#ILTA192 week 3 Questions?

I just knew this would be a challenging session and I didn’t listen to my own suggestion. I think I failed to bring clarity which I hoped would come through engaging everybody through questioning and a variety of activities. It was too much and perhaps disorientated some. The mid term term feedback may also indicate this as so far, I have been avoiding to give answers but use questioning to get responses from the class. Even if they are ambiguous, I was hoping that these would generate an appetite for further exploration outside the classroom depending on own questions and interests. I hope this can still happen.
The mid-term feedback, not all managed to provide a response as we did this at the end of the session and some had to leave, generated the below. Additional comments were added at the beginning of week 4.

I thought to use Vygotsky’s Zone of Proximal Development…

ILTA_zpd

Responses from week 3 and 4

And then also the stop, start, continue strategy…

ILTA_stopstartcontinue

with additions in week 4

I ask so many questions. I didn’t know what to think about this initially and started blaming myself that I do use far too many questions in my teaching. But then I wanted to come to the root of this approach and perhaps I should have shared this in week one. I think I should have done this together with my creativity manifesto,when I invited my colleagues to think about their educational autobiography and their learning and teaching philosophy as who we are defines what we do, how and why. But the comment doesn’t say I ask “too many questions”…

As I said earlier, I wanted to better understand after the session my own position and why I do things the way I do them. I reached out to some basic concepts within a range of learning theories which I feel provide some insights into what I do, how and why. While there are many many learning theories, older and newer ones, what does help do some kind of sorting depending on relevance or usability depending on what type of teaching approaches we are using in a particular situation. I also linked back to key theories of teaching to illustrate the links see that directly relate to my practice. I am adding below my visual representation. I can see now, how something like this would be useful to share at the beginning of a programme like ours. This would provide a clearer explanation and the rationale for why I do things the way we I do them and help our colleagues to get taste of how some of the theories live within us and define who we are, what we do and why. It would help also help them to start synthesising their own visualisation around learning and teaching.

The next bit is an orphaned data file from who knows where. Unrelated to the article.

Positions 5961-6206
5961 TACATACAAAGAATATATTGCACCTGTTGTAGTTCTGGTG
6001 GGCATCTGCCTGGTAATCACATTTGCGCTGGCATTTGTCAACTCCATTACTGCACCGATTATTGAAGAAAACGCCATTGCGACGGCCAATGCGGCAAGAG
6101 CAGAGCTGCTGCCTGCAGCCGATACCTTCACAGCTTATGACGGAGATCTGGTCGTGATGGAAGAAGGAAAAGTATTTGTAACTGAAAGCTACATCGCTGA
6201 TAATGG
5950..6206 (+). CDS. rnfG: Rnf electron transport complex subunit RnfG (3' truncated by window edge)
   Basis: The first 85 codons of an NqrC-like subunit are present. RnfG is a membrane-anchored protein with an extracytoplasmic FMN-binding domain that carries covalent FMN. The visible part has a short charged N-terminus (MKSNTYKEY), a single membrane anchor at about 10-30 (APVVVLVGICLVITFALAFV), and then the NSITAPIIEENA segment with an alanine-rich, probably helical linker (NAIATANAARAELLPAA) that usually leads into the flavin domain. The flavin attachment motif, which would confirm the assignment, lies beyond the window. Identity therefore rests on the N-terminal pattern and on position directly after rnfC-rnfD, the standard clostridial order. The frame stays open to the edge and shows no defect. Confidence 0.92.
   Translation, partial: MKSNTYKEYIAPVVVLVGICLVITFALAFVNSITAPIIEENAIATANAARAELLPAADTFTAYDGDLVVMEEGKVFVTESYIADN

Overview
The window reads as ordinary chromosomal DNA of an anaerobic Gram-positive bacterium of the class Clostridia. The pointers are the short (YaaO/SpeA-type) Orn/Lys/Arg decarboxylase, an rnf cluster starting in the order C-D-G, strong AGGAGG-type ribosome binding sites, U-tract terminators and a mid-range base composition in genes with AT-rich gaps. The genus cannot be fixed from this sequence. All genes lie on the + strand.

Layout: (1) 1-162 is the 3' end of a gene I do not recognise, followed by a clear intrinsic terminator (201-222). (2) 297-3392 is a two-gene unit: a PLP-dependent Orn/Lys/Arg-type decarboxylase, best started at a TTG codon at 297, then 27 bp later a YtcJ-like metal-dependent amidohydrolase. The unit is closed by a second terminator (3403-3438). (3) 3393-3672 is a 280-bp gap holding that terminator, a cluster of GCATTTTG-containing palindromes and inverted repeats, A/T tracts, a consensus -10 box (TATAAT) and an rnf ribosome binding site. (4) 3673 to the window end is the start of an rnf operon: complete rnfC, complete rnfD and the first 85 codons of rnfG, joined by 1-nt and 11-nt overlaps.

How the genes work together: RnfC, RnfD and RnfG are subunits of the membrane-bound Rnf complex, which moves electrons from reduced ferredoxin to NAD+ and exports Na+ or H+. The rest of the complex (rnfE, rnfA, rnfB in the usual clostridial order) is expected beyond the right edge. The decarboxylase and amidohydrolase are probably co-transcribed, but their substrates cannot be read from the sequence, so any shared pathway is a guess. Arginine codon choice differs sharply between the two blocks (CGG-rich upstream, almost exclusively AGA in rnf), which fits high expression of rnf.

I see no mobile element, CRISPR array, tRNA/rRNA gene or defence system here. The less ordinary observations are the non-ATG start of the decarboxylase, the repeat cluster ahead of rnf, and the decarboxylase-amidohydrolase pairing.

cn_pic_learning and teaching theories

A quick visualisation of my learning and teaching world… dynamic and evolving

We were lucky. The sun was shining. It was too nice and too warm to stay in the room so we went in the park. We could have gone much earlier, maybe even spent the whole session there. It could have been more productive and focused as the activities we did to model Problem-Based Learning would have worked better if used for longer. Looking back now, I do feel that this activity could form the basis of the whole session and I didn’t really need much else. It is definitely something to consider for next week. All I needed would a link from reflection and learning theories to approach to teaching and then invite colleagues to explore some of these using the scenarios. What I feel would help is a longer unit. The team is planning to address this in the near future and I hope that there will be more time and space to engage colleagues in a wider range of experiences and approaches and in more depth so that they can consider some of these for their own practice.

Looking forward to week 4 in the centre of Manchester.

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